I will miss Montana dearly if I end up landing a job in a far off land like Texas.  I will certainly be back though, to the land where truly ‘the dear and the antelope roam’.

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It’s getting cold out there…

Whelp, field season is about over. Officially experienced the first frost and christened my fire place. Most activity has been drawn indoors, focusing on NEPA projects and sample design for SOS. I’m not sure how fruitful (no pun intended) my Seeds design will be. The idea is to use presence-absence data to prioritize collection areas. Once those have been designated, monitoring data from Assessment, Inventory and Monitoring (AIM) will be used to determine overall cover/density of target species. Seems good in theory, we’ll see if helps any, or if drive by botany is more effective. But what is critical to remember, is the relationship between soil and plant communities, hence in SOS, why we take into account the representative soil when making collections. Since SOS is new to the Taos FO, next summer will be a learning experience and to see if all this GIS work will actually yield something. In the interim, I leave you all with a recent article on the relationship between soil and plant diversity. Something to mull on until next month.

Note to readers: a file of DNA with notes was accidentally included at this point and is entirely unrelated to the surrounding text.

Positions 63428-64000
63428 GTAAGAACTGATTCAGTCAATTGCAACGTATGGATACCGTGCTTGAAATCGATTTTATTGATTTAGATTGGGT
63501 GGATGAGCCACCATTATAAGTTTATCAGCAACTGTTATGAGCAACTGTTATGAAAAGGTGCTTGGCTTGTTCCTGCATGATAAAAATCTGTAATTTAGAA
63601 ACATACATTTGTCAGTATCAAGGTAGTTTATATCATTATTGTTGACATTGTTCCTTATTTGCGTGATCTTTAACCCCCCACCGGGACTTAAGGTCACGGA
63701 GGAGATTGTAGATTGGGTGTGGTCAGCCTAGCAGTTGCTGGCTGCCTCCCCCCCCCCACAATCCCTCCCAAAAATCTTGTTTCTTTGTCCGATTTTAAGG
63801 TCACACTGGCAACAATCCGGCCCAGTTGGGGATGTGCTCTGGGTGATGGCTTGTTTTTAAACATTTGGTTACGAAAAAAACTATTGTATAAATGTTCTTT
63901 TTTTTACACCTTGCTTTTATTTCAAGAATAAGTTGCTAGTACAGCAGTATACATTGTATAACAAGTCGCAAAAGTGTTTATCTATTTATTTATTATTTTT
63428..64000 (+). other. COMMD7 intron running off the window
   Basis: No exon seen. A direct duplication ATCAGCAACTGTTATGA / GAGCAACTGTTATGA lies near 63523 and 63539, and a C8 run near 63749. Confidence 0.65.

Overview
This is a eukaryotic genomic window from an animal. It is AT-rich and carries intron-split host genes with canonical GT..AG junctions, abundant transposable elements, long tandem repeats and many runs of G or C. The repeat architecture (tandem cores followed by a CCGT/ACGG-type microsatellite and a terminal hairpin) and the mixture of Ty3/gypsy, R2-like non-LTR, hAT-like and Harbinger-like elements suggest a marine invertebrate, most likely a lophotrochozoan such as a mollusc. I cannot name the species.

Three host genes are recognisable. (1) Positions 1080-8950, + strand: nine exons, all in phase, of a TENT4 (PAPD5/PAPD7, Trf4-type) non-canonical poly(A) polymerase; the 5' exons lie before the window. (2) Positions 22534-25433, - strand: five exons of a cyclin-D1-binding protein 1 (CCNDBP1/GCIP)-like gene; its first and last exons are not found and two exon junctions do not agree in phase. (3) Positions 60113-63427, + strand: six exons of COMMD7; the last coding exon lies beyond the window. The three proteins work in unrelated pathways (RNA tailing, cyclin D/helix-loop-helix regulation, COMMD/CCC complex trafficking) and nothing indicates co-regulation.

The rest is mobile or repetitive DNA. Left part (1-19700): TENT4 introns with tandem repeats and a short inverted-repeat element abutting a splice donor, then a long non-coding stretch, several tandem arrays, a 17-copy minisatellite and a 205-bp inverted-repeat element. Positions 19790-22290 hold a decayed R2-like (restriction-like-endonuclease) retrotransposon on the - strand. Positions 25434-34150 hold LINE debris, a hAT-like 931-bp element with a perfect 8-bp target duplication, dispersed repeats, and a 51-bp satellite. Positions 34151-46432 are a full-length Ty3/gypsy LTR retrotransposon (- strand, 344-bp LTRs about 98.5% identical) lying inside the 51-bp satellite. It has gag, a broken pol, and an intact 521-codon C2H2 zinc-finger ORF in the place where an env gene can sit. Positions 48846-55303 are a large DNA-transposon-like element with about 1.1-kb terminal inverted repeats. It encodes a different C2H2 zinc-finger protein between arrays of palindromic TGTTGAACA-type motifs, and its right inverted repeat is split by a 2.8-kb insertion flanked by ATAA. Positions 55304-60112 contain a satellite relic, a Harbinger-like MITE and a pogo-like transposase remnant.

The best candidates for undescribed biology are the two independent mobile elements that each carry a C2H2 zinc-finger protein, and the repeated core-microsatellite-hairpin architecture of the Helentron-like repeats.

More plants. More dirt.

Back in Wyoming…not better, just different

Hello everyone,

Beautiful rural Vermont

Beautiful rural Vermont-foliar peak overlooking miscellaneous lake

Just visited Vermont last weekend for a wedding during its foliar peak.  I had left in May for my CLM internship after living there for 9 years! Beautiful colors, well-used hiking trails, and familiarity are all reasons I love Vermont. Comparatively, Vermont never offered me the wildness that Wyoming does! Even after hiking a section of the Long Trail (VT) for 10 days in October of last year, never once did I come across moose, deer, black bear, or other ungulates (only startled 2 grouse). What a disapointment!  Now, being in Wyoming, I can’t take a jog without coming across pronghorn, mule or white-tailed deer. Lovely bird songs seem to constantly be in choir when I’m outdoors. A hike in the Cloud Peak wilderness and I’m bound to run into more wildlife. I very much enjoy this part of the country.